I took the plunge. It is all COVID’s fault. Usually at the hairdresser I delight in reading their latest celebrity magazines which I do not want to be seen buying in public. The word “reading” is misleading: I look at the photos of celebrities who are unknown to me but it allows my brain to go down a notch. It is the same as watching something pointless on the telly after a long day’s slog at the home-office. That would be something between Botched and the weather report.
A COVID-busting rule at hairdressers is no client magazines. Either you can stare at your masked face in the mirror for the duration of the visit, remember to take a book with you to read or pretend to be very busy on your mobile. My first hairdresser appointment in 5 months was bizarre: wearing a mask and trying not to get hair dye on it, trying to have my hair rinsed without losing the face mask and having my hair trimmed without getting the face mask straps trimmed. I still have no idea what the hairdresser was saying to me through his visor and mask. For all I know, he could have been saying there is no hope left for my two-tone blonde-brown hair, best we chop the lot off. Thankfully that did not happen but there was plenty fuss over the two-tones (I think).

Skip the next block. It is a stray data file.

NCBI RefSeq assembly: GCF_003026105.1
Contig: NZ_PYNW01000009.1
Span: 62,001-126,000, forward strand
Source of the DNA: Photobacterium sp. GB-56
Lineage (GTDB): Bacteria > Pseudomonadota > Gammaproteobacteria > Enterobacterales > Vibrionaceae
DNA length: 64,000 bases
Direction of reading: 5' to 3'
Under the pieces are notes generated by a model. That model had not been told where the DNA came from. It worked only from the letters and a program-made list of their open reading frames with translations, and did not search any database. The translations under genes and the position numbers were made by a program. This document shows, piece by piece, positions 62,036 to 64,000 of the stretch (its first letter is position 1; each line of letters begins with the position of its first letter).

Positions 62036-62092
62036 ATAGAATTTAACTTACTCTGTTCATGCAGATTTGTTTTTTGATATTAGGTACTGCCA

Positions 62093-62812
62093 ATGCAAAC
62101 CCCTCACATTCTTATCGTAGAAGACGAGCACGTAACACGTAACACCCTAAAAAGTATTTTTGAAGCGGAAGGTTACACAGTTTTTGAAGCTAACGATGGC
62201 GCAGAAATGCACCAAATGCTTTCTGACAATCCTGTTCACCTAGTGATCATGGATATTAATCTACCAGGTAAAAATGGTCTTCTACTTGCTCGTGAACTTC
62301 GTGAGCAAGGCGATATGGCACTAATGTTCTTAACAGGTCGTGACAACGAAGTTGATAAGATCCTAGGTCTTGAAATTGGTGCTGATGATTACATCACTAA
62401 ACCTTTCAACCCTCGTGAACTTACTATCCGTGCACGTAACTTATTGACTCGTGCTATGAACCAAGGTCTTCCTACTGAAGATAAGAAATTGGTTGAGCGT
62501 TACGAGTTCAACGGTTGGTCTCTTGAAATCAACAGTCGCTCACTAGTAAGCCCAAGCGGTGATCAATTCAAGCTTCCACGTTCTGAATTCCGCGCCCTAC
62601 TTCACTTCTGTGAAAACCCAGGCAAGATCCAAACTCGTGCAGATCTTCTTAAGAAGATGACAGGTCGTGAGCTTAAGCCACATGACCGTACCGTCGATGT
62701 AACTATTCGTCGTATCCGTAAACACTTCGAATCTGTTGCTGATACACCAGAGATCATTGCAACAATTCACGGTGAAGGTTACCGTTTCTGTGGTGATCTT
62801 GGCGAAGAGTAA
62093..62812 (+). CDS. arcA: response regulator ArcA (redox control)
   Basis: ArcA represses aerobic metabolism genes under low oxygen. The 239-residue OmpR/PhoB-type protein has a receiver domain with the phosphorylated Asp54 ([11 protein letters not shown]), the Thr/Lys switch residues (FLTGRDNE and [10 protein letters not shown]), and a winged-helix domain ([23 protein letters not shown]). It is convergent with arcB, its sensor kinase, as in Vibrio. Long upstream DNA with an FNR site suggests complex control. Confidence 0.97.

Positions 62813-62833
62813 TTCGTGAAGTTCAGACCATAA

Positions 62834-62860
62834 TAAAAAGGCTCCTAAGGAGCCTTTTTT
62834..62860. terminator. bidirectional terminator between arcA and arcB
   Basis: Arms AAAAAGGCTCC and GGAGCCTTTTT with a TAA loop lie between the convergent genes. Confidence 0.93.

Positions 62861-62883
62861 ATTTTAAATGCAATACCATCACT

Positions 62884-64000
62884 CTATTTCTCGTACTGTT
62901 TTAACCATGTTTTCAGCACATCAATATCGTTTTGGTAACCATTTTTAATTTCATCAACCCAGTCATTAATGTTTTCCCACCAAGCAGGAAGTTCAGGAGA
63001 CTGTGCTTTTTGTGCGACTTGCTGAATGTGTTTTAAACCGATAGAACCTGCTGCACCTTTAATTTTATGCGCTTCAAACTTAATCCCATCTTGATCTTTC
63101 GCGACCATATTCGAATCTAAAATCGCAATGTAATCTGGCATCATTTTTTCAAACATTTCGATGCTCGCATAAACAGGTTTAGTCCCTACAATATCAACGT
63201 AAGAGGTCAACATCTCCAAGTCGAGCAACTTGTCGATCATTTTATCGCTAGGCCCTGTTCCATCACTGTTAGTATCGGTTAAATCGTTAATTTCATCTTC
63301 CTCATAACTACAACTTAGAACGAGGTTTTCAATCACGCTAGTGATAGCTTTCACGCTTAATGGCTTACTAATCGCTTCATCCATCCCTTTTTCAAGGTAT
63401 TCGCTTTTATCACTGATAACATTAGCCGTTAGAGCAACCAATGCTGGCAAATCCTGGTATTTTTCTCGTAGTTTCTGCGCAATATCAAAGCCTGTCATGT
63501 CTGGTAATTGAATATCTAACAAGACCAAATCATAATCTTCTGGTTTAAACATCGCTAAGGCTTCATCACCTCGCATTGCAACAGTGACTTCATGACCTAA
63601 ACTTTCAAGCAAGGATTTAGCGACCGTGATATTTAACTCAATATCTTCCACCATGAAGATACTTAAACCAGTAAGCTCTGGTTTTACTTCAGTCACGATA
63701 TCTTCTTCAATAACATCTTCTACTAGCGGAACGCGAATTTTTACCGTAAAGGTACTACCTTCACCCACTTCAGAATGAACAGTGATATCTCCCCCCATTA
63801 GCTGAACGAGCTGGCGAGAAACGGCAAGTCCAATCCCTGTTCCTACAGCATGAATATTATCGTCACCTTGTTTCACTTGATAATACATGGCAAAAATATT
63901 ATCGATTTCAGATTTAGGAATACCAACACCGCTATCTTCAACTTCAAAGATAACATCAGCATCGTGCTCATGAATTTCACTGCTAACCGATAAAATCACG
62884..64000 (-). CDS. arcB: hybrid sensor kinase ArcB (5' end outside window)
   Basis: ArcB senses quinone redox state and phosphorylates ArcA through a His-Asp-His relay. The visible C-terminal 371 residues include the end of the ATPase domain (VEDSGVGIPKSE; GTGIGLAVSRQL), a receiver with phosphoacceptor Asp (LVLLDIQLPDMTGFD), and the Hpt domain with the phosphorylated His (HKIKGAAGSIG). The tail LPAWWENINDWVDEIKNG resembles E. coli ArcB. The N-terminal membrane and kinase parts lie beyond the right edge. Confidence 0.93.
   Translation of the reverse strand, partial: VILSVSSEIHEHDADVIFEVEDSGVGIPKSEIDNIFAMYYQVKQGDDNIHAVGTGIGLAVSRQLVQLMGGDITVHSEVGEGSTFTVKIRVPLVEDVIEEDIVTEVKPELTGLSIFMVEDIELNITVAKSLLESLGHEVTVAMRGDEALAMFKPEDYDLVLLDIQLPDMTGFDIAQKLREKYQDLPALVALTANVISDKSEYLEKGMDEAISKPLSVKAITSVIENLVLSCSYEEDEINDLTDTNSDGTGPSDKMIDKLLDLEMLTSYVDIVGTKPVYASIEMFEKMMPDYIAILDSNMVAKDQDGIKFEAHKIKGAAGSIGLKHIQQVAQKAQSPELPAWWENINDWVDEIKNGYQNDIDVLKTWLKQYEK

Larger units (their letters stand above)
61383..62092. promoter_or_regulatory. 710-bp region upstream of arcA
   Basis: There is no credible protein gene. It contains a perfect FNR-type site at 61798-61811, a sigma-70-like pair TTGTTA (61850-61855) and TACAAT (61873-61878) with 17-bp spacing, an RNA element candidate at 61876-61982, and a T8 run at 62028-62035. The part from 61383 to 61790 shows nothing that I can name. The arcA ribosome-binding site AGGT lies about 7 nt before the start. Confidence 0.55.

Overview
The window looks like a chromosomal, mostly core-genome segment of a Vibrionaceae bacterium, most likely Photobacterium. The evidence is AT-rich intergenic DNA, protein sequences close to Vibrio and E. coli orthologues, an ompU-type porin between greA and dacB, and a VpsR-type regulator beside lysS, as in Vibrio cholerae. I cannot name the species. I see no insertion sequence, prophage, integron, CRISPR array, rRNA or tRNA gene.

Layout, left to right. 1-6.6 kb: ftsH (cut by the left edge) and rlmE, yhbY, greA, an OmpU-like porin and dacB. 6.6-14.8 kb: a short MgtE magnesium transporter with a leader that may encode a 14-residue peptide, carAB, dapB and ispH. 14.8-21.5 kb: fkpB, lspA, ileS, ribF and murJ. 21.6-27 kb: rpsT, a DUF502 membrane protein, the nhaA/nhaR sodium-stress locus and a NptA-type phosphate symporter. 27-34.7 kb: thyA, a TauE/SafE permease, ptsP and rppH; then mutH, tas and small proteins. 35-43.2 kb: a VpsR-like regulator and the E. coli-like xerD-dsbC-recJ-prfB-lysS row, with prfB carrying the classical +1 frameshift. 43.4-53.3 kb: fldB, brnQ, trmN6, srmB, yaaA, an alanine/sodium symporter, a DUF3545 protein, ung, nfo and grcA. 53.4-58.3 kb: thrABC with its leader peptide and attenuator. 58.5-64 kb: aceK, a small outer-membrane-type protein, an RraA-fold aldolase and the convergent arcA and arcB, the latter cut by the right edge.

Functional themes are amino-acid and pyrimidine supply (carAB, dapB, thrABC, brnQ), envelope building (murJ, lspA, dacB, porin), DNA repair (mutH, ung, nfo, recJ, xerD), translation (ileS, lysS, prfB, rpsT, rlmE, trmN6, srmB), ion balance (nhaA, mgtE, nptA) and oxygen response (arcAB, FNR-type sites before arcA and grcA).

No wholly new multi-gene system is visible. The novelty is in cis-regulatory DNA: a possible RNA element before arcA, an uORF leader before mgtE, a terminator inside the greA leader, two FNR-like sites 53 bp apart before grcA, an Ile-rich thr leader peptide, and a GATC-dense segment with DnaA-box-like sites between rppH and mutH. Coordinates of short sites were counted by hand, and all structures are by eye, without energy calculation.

It was not the water in a plastic cup that I was given in place of a cup of tea (and I am still wondering how one drinks through a mask) but it was the lack of senseless minimal wording magazines that I missed the most. The solution for me was to start buying these magazines undercover and with that, I ventured into the world of the Hello! weekly magazine where unlike other celebrity magazines, not a cross word is said about anyone. It is all photos, dressed-up fancy people posing on gilded sofas and watching horses in their preened estate meadows. You will not find an advert in the Hello! for dishwashing soap, constipation cures or Primark. This is a world of “positive reporting”, glossy bliss, perfection and champagne.
When the weekend comes around, and if I do not have a gripping book that defies the rules of no reading during brain downtime, I look forward to my magazine being delivered with the weekly groceries all the way up to our floor in the small block of flats where we now live. Saturday morning coffee, with the Hello! is now my hibernation (which could be self-isolation by another name) together with 12 million other readers but I do skip over the endless baby blah blah or toddlers with flower headbands.
COVID has had some strange results. Hello! is mine (let’s not mention discovering Naked Attraction on the telly which cannot be watched while eating supper).